Turkish health workers condone wife beating

December 13, 2007

Domestic violence is an inherent problem in Turkey, and healthcare workers are doing little to combat the prevalence of wife beating, according to research published in the online open access journal, BMC Public Health. A survey of medical personnel reveals that a lack of training and a cultural acceptance of domestic violence may prevent victims from obtaining the support they desperately require.

173 medical staff from the emergency department of a Turkish university hospital responded to a questionnaire about domestic violence. 69.0% of the female and 84.7% of the male respondents declared that they agreed or partially agreed to at least one reason to justify physical violence.

Accepted grounds for intimate domestic violence included lying to or criticising the male and failure to care for children. Moreover, about three-quarters of the nurses and male physicians and over half of female physicians agreed that deceiving the husband justified physical punishment Deceiving the husband is a taboo in Turkey and it is among the most important reasons for honour murders.

The vast majority of healthcare workers declared that they were aware of the clinical signs of domestic violence, yet more detailed questions highlighted significant gaps in their knowledge. Few staff knew the correct legal procedures for reporting cases of wife-beating.

"We found that there are no clear procedures to manage the victims of domestic violence in the emergency department in Turkey. However, informing the victims about their legal rights and starting the legal procedure right after the incident could be a life-saving intervention," noted the study's co-author H. Asli Davas Aksan.

There is little training on the issues of domestic violence for emergency department medical staff in Turkey. Nine out of ten people surveyed had not received any training at all, and of those that had, almost three quarters said it was inadequate.

Source: BioMed Central

Explore further: Study explores roots of ethnic violence

Related Stories

Study explores roots of ethnic violence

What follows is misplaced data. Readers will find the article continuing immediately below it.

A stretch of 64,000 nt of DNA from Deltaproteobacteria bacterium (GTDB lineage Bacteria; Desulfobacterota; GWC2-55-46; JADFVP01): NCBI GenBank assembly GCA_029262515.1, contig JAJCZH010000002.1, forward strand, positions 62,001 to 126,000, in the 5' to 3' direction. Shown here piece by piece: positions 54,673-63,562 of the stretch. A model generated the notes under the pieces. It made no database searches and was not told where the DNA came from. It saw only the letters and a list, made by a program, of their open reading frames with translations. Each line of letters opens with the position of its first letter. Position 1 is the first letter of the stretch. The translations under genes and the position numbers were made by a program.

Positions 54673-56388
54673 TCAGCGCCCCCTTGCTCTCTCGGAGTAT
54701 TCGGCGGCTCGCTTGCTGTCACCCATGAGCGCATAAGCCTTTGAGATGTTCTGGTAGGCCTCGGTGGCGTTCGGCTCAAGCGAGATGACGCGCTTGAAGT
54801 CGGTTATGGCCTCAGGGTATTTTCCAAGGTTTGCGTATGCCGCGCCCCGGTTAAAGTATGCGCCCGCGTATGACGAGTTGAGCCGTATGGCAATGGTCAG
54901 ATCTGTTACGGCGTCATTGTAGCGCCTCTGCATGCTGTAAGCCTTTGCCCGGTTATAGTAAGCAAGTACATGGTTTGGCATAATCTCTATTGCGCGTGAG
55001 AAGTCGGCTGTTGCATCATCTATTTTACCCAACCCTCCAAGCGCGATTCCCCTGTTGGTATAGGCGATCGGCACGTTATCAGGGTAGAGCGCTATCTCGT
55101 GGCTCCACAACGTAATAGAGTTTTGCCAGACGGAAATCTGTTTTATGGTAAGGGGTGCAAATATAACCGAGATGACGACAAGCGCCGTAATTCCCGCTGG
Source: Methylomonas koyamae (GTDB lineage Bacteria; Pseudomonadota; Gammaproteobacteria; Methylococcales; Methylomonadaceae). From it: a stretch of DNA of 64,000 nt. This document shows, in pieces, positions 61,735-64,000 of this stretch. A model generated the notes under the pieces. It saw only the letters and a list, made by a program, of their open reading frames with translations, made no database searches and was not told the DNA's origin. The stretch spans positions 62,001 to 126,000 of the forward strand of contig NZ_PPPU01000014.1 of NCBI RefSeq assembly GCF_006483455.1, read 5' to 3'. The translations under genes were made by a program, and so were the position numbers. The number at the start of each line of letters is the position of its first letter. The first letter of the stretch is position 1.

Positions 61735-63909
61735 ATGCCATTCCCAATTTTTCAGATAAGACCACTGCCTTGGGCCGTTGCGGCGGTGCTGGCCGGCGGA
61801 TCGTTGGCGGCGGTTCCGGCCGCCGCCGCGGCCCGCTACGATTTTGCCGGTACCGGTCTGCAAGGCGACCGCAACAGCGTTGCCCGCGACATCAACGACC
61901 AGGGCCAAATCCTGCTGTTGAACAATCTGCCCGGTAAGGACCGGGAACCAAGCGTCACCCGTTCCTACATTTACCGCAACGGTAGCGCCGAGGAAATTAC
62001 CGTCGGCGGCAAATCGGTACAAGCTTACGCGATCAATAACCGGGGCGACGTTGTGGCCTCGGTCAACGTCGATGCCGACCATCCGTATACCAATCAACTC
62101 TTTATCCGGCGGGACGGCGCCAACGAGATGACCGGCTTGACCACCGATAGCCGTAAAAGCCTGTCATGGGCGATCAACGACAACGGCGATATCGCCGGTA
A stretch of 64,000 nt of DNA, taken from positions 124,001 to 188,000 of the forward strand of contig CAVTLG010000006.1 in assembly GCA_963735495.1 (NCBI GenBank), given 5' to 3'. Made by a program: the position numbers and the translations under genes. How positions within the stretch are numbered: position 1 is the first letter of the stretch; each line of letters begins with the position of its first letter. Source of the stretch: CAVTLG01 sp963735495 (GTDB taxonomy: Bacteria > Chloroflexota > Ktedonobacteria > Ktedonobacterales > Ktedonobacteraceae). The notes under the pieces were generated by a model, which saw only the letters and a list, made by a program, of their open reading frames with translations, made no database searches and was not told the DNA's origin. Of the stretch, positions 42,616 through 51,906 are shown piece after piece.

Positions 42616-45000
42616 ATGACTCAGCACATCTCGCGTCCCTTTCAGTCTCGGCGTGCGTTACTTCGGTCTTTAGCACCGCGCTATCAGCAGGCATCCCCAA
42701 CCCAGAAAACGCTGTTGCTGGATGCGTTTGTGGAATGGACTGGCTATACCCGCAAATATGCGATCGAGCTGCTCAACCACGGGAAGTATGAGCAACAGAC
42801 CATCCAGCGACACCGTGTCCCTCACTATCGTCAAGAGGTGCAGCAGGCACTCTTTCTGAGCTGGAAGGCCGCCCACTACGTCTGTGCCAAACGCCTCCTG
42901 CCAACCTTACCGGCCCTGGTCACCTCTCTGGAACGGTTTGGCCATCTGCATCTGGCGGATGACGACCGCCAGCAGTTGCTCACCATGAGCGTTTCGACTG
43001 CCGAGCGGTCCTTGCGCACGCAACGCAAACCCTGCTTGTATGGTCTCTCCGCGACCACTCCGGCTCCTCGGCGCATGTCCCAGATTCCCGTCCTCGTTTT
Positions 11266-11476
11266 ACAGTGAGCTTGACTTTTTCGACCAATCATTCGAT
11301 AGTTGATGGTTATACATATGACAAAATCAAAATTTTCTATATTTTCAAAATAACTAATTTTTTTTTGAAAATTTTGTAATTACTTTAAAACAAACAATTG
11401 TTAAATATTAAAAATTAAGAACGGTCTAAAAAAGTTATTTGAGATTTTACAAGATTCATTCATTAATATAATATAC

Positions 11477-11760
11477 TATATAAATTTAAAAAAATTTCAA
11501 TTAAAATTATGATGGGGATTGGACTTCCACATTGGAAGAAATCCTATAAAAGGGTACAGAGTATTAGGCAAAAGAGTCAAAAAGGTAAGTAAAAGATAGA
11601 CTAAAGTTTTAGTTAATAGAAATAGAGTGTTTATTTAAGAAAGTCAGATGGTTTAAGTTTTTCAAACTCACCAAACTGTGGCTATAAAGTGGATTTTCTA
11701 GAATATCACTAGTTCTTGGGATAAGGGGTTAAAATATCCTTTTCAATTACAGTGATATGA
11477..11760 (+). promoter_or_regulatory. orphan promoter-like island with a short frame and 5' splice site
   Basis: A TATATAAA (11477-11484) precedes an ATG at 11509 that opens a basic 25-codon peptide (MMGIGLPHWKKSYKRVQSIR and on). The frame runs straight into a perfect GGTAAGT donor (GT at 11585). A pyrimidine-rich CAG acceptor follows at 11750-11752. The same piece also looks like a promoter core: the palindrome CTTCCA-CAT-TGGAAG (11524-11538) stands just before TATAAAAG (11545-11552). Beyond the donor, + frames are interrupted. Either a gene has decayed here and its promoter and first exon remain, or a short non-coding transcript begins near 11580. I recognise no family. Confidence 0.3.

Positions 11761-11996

April 16, 2009

A new UCLA-led study challenges the popular perception that ethnic diversity is to blame for sectarian conflicts in Iraq and Northern Ireland, recent tensions in Tibet, and ethnic violence in post-election Kenya.

How the war on terror criminalises ordinary people

May 14, 2014

It is now accepted that the war on terror has generated an extensive repertoire of its very own terror. Drone strikes resulting in extrajudicial killings, rendition and torture – zones of exception like Guantanamo Bay come ...

Did climate change help spark the Syrian war?

March 2, 2015

A new study says a record drought that ravaged Syria in 2006-2010 was likely stoked by ongoing manmade climate change, and that the drought may have helped propel the 2011 Syrian uprising. Researchers say the drought, the ...

Recommended for you

How the finch changes its tune

August 3, 2015

Like top musicians, songbirds train from a young age to weed out errors and trim variability from their songs, ultimately becoming consistent and reliable performers. But as with human musicians, even the best are not machines. ...

Machine Translates Thoughts into Speech in Real Time

December 21, 2009

(PhysOrg.com) -- By implanting an electrode into the brain of a person with locked-in syndrome, scientists have demonstrated how to wirelessly transmit neural signals to a speech synthesizer. The "thought-to-speech" process ...


Adjust slider to filter visible comments by rank

Display comments: newest first

5 / 5 (2) Dec 13, 2007
Ah, the peacful, respectful, tolerant, loving, caring, supportive religion of Islam...
not rated yet Dec 15, 2007
I was once convinced of the need to have Turkey in the E.U. but it is obvious that much of the population is not as mature as its market reforming, democratic and secular (sort of) government would indicate. Keep building economic ties but until the population decides it wants modernity it ought to stay as part of the bronze-age world.

Please sign in to add a comment. Registration is free, and takes less than a minute. Read more

Click here to reset your password.
Sign in to get notified via email when new comments are made.